The distinguished Young Walter Scott Prize 2021, a UK-wide historical writing prize for 11-19 year olds, now in its seventh year, is open for entries.
The prize challenges young people to write a piece of short fiction – stories of between 800-2000 words – set in a time before they were born.
Entries are judged in two age groups – 11 to 15 years and 16 to 19 years, and any form of fiction is welcomed – prose, poetry, drama, fictional letters or reportage.
The two winners receive a £500 travel grant and tickets to the Baillie Gifford Borders Book Festival in Melrose, Scotland, in June 2022, where they are presented with their prizes. All winning and highly commended writers see their work published in the special Young Walter Scott Prize anthology.
Stories can now be submitted until the closing date of 1 November 2021. For full details, see www.ywsp.co.uk.
The judges said: ‘We are so excited to see the entries we will be lucky enough to read this year. Even more so after the upheaval, uncertainty and stress that young people have endured over the last 18 months at the hands of the Covid-19 pandemic. We are intrigued to see how those unprecedented experiences manifest themselves in the writing of our talented young people – will it be through tackling difficult issues, events and experiences overtly, or will ultimate escapism come to the fore. We cannot wait to find out.
‘Of course, as ever, the challenge remains to make the story true to its time and true to the facts of that time, whilst also appealing to a contemporary reader. And it is a challenge, most definitely, but one we know our budding writers relish, as the number of entries we receive grows each year, along with the range of experiences, approaches and styles.’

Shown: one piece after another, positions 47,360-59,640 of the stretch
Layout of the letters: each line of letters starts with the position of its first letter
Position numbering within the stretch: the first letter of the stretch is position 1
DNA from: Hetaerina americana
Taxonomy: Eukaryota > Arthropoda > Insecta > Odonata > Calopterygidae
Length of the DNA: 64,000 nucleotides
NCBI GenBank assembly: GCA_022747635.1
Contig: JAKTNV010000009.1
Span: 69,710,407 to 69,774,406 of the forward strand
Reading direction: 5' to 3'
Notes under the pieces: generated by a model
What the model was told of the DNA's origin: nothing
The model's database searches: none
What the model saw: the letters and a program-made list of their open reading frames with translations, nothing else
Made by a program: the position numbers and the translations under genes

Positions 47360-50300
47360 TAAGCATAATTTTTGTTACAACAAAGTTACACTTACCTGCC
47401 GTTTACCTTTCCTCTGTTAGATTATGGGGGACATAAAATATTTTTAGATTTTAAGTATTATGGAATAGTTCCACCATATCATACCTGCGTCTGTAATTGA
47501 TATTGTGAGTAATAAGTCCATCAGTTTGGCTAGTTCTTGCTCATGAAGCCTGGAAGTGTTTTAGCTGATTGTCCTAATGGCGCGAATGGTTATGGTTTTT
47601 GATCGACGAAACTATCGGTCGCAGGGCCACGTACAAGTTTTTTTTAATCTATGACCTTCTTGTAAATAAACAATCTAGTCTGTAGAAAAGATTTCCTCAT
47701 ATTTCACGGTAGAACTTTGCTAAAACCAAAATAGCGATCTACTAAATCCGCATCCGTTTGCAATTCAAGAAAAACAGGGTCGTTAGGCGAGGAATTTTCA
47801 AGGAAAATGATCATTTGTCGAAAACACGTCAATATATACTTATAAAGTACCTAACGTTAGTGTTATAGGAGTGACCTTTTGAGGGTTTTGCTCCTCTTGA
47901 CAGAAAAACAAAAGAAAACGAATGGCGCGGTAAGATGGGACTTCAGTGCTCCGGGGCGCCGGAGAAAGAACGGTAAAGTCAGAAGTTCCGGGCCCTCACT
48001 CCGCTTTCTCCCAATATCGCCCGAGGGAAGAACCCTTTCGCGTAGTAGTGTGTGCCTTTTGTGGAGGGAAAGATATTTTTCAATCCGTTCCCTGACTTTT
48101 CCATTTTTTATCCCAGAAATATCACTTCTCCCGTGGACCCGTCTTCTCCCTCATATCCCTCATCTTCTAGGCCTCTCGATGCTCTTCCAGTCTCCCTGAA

The 2020 Young Walter Scott Prize winner in the 16-19 age category was Madeleine Friedlein for her Slaying Holofernes, inspired by the visual artist Artemisia Gentileschi’s painting Judith Slaying Holofernes, displayed in the National Gallery in 2020. Poignantly, the young winner saw the exhibition on BBC 4 during the first UK lockdown in Spring 2020 as the Covid-10 pandemic stilled life as we knew it.
The 11-15 age category was won by Atlas Weyland Eden, whose We Wolves is set 35,000 years ago in the steppe of Central Europe, before the written word and static settlements, on the eve of the next phase of human evolution.
To those starting out in writing historical fiction, master of the genre, and winner of the iconic 2021 Walter Scott Prize for The Mirror and the Light, Dame Hilary Mantel, advised: ‘Remember facts are never the whole story. Research is not just about names and dates –it’s about imaginative, sensory closeness to the past…For your chosen period, you become a magpie. As you are reading, watching, listening, you pick up anything that glitters. Don’t ask, how does this fit in my story? Just take it home to your nest. Sooner or later, you’ll see why it attracted you.’
The Young Walter Scott Prize was launched in 2015 by the Duke and Duchess of Buccleuch, and is named after Sir Walter Scott, who, as a boy sent to live in the Scottish Borders, set about exploring the countryside and listening to the stories of the people he met there. This inspired him to write, and ultimately to become the most celebrated author of his time. The Young Walter Scott Prize has an association with The Walter Scott Prize for Historical Fiction, which is this year being held in November at Abbotsford, the home of Scott himself, near Melrose in the Scottish Borders.
The winners of the 2021 Young Walter Scott Prize will receive their awards in June 2022 when the Baille Gifford Borders Book Festivals returns to its usual home of Harmony Garden, Melrose.
For further information, visit www.ywsp.co.uk